This article considers inequality in preindustrial societies, defined as those prior to the industrial revolution and subsequent non-industrial societies that are not systematically integrated into the advanced world’s economy. Although data on individual incomes and wealth in these societies are limited, increasingly they are becoming available. On the basis of these data, inequality as measured by the Gini coefficient is often on a par with modern industrialized societies, but the income gradient tends to be different, with a mass of people at subsistence level or marginally above, few at the mean, and a small affluent class. More work remains to be done, particularly on the relationship between income inequality and economic progress.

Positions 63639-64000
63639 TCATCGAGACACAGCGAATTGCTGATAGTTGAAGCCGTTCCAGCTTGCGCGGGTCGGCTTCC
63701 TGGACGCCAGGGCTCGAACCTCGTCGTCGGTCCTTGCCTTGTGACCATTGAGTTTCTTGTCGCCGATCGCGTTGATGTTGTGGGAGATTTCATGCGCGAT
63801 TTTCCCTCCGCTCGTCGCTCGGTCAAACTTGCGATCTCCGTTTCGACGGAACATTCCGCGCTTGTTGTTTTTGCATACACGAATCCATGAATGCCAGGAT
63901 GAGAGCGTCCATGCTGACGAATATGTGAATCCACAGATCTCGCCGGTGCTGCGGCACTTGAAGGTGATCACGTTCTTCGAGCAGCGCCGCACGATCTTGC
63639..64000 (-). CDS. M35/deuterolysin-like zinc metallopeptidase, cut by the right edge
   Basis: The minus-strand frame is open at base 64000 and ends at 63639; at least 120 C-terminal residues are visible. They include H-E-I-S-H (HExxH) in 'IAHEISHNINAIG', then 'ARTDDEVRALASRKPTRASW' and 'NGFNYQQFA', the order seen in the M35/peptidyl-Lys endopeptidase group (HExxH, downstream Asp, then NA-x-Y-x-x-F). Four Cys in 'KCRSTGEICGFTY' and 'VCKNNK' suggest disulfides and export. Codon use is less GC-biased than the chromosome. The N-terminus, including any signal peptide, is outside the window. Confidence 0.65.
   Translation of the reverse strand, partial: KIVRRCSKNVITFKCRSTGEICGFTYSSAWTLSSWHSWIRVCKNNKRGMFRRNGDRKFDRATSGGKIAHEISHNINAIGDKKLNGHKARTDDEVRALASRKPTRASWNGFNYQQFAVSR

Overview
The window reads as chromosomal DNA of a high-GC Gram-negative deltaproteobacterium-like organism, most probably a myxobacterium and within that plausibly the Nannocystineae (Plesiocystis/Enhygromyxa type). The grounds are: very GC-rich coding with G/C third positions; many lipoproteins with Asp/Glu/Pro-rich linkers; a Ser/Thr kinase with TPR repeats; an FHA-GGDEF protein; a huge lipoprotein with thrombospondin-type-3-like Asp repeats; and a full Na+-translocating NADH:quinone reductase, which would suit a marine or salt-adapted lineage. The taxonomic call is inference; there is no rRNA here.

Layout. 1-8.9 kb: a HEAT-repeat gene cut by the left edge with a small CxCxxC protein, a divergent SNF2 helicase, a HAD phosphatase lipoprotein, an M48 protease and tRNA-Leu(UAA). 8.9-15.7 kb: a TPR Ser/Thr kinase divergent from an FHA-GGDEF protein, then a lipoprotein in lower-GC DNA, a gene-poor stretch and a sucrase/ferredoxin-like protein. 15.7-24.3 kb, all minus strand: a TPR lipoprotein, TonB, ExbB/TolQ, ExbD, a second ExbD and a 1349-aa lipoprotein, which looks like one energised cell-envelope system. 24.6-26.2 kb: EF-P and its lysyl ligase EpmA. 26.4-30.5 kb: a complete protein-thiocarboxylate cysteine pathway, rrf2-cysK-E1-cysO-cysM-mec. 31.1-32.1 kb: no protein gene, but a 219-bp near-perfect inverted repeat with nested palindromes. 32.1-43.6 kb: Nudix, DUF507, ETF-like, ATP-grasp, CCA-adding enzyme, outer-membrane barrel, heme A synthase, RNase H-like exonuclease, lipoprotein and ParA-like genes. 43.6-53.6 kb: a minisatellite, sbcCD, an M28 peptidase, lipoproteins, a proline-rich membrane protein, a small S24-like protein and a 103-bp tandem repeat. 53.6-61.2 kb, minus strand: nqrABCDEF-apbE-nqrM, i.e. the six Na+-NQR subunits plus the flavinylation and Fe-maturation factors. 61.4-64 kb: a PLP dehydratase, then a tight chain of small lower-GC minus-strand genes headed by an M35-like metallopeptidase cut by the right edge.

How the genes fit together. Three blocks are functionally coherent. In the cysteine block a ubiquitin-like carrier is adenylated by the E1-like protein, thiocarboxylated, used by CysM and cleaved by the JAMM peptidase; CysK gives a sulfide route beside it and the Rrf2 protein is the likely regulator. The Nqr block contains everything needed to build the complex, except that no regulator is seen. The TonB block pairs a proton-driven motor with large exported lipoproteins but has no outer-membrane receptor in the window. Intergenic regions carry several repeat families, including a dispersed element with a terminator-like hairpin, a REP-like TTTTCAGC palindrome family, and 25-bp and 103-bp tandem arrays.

KeywordsGini coefficient Income distribution Inequality Kuznets curve Preindustrial societies
I am grateful to Mihail Arandarenko, Peter Lindert, Leandro Prados de la Escosura and Jeffrey Williamson for excellent comments.
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